• Magic Defense: Also known as Spirit or Magic Resistance, Magic Defense is used to determine how well protected a character is against magic-based attacks. The stronger it is, the less damage the character will take. In some games, Defense and Resistance are combined as one stat.
  • Speed: Also known as SPD or Agility, Speed determines how fast a character's turn will come up in battle, and how often. Time Mages can be used to alter Speed for one battle, with skills such as Stop, Slow, Haste, and Quick (sometimes 'Quicken').
  • Hit Rate: Also known as ACC or Accuracy, this stat will determine how often a units attacks will connect with the target. Status ailments like Blind can reduce this stat.
  • Magic Accuracy: Magic Accuracy, in the games where it is present, determines the likelihood that a unit will successfully inflict damage or effect an enemy with a negative Status Effect.
  • Evasion: This stat will indicate how often a unit can avoid an attack from an opponent. The higher an evade stat is, the less a unit will be hit. Final Fantasy XII actually has more than one type of evasion: shield evasion and weapon evasion, although the in-game menu combines them into one stat.
  • Magic Evasion: Also known as MBlock, this stat will indicate how often a unit can avoid a magic attack. In some games, Magic Evasion and Evasion are combined as one stat.
  • Stamina: Stamina stat's purpose varies between the different Final Fantasy games.
  • Absorb: A stat, which affects how much damage a character will take when hit by an enemy.
  • Agility (Agl.): A stat, which affects the stat Evade%. It is affected by the heaviness of the character’s armor.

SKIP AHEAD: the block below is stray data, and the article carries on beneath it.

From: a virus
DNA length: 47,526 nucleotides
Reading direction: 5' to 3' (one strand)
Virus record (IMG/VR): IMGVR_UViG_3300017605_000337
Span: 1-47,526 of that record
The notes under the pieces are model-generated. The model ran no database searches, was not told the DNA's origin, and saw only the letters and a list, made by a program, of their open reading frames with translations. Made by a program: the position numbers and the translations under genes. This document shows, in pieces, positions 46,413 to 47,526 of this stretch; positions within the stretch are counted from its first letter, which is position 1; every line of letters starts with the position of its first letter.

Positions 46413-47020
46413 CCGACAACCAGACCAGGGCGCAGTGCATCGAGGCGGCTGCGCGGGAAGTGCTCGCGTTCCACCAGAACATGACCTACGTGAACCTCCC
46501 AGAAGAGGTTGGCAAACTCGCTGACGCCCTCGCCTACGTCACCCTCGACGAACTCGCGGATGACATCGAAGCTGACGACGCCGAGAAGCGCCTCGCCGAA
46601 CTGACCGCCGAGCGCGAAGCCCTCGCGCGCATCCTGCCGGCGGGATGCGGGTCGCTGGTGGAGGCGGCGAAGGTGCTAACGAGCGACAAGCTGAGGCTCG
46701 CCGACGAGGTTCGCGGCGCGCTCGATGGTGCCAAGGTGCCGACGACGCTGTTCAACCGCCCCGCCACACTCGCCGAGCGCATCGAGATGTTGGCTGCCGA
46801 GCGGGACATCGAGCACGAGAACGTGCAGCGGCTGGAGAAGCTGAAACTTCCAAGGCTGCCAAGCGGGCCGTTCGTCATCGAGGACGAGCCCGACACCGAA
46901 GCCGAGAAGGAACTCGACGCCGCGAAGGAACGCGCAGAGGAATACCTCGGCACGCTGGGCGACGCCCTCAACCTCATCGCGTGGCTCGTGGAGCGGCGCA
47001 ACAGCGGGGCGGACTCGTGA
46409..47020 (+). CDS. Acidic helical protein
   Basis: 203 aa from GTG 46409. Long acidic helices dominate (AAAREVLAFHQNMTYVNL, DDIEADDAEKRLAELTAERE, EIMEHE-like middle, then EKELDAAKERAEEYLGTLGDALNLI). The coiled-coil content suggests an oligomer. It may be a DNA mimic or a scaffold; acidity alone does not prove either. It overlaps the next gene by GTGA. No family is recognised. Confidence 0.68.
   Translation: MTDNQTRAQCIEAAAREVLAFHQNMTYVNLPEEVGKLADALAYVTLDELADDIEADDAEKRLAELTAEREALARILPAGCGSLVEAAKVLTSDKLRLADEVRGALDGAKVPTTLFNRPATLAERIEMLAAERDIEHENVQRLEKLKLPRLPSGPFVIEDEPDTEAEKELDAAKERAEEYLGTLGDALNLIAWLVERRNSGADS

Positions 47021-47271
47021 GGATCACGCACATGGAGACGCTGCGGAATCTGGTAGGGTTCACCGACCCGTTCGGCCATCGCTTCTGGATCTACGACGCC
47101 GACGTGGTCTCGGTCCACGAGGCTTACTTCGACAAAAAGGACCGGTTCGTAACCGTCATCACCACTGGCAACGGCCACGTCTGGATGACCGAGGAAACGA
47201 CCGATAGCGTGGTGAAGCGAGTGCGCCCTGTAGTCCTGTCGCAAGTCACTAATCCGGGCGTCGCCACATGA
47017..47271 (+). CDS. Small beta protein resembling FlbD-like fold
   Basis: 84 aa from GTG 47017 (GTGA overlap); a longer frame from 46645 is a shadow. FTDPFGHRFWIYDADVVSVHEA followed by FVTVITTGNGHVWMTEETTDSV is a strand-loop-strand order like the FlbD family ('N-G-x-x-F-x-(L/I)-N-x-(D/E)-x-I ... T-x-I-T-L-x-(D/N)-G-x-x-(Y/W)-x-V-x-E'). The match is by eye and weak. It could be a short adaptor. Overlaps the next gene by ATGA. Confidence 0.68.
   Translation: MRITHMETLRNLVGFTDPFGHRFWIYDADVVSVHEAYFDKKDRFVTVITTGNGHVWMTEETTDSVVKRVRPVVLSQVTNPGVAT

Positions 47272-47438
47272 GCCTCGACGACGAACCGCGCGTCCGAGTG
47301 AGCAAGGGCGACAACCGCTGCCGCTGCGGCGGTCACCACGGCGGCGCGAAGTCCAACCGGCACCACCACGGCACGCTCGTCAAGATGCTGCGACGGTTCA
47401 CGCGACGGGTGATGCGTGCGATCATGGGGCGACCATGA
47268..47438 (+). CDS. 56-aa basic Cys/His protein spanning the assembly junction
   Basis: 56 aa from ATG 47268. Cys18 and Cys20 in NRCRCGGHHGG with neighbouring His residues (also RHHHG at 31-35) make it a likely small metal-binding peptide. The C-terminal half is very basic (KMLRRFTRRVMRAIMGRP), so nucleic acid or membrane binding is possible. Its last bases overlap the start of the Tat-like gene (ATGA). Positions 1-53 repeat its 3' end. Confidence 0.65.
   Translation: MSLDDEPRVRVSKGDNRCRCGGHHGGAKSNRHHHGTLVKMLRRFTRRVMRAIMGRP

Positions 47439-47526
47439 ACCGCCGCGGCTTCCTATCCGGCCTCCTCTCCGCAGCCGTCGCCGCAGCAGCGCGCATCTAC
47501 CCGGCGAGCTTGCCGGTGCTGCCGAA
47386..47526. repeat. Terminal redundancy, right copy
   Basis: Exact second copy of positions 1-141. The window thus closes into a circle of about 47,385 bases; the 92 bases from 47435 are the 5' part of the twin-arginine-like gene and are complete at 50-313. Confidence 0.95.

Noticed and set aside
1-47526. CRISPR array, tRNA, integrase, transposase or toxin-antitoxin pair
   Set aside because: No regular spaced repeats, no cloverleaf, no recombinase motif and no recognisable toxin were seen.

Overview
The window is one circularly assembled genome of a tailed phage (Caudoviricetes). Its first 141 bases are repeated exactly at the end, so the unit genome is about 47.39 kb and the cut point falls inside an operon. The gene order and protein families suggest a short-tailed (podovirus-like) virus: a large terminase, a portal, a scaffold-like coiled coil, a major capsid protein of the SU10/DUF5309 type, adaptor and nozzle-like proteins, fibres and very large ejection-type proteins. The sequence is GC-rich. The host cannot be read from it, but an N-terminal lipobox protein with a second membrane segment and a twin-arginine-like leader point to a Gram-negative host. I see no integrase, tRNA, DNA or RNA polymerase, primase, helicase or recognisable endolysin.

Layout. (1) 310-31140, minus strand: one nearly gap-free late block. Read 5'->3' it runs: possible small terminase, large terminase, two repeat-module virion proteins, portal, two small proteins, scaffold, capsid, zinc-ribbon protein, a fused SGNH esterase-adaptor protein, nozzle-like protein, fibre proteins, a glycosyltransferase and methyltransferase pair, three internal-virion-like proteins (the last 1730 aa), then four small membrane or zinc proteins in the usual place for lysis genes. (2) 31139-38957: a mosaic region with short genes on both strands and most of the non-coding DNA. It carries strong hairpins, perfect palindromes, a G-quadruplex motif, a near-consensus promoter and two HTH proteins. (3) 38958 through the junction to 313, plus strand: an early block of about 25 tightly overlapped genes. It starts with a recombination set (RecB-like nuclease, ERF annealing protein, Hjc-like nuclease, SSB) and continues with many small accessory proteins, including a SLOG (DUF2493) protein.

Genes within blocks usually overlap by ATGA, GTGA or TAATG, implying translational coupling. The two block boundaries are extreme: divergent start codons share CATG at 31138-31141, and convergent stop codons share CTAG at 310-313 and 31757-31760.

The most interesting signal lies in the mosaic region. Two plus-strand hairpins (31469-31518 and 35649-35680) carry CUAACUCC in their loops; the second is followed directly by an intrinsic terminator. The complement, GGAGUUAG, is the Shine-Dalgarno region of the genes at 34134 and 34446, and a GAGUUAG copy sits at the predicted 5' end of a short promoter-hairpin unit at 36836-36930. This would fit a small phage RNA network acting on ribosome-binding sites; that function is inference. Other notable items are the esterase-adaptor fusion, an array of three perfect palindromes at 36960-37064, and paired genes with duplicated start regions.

• Luck: Can affect many things, such as when a Critical Hit will land, steal success rate, evasion and accuracy.
  • Vitality: Vitality stat's purpose varies between different Final Fantasy games: resistance to attacks (like the defense stat), how much HP is gained during a level up, or resistance to status effects.

Statistics Per GameEdit

Final FantasyEdit

  • For Defense:
    • Standard
Defense = Sum of Equipped Armor
    • Unequipped* BB/MA
Defense = Level
  • For Hit%:
Hit% = Weapon Accuracy + Character's Hit%
  • For Evasion:
Evasion = 48 + AGL - Armor Weight
  • For number of Hits:
    • Standard
Number of Hits = [1+(Hit%/32)]*Hit Multiplier
  • Unarmed BB/MA
Number of Hits = 2([1+(Hit%/32)]*Hit Multiplier)
  • Hit Multiplier = 1 by default, and ranges from 0 to 2
  • FAST increases Hit Multiplier by 1
  • SLOW decreases Hit Multiplier by 1
  • Minimum number of hits is 1
  • For Criticals:
    • Standard
Critical Rate = Weapon Index Number*
    • Unarmed BB/MA
Critical Rate = Level*2
    • Unarmed non-BB/MA
Critical Rate = 0

Final Fantasy IVEdit

  • For Attack:
    • Given by (where, if two weapons are equipped, the first term is doubled and "WpAtk" becomes the sum of both):
( [Lv+Str]/4 ) + WpAtk
    • Bows are an exception (where WpAtk is the sum of the bow and arrows, multiplied by 0.8 if the bow is held in the dominant hand instead of the arrows):
WpAtk + ( Str/4 )
    • Attack for Yang:
2( Lv+1 ) + ( Str/4 )
  • For Attack Multiplier:
    • The highest amount for Multiplier any character can have is 19.
1 + ( [2Str + Agi]/16 )
  • For Accuracy:
    • Accuracy is capped at 99%.
( 50 + [Lv/4] + WpAcc )
  • For Defense:
    • Maximum amount possible is 239.
( Sta/2 ) + EqDef
  • For Defense Multiplier:
    • Maximum is 18.
( Agi/8 ) + ( Lv/16 )
  • For Evasion:
    • Maximum is 99%.
( 30 + EqEva )
  • For Magic Defense:
    • Maximum is 9.
( Int + Spi + Agi )/32
  • For Magic Evasion:
( [Int + Spi]/8 ) + EqMEv

Final Fantasy IXEdit

  • For Speed:
SpdBase + [Level * 1 / 10] + [SpdBonus / 32]
  • For Strength:
StrBase + [Level * 3 / 10] + [StrBonus / 32]
  • For Magic:
MagBase + [Level * 3 / 10] + [MagBonus / 32]
  • For Spirit:
SprBase + [Level * 3 / 20] + [SprBonus / 32]
  • For Magic Stones:
MStBase + [Level * 4 / 10] + [MStBonus / 32]
  • For HP:
[Str * HPMod(Level) / 50]
  • For MP:
[Mag * MPMod(Level) / 100]

Final Fantasy XEdit

  • For Accuracy and Evasion:
AcNum = [AttackerAccuracy * 0.4 - TargetEvasion + 9]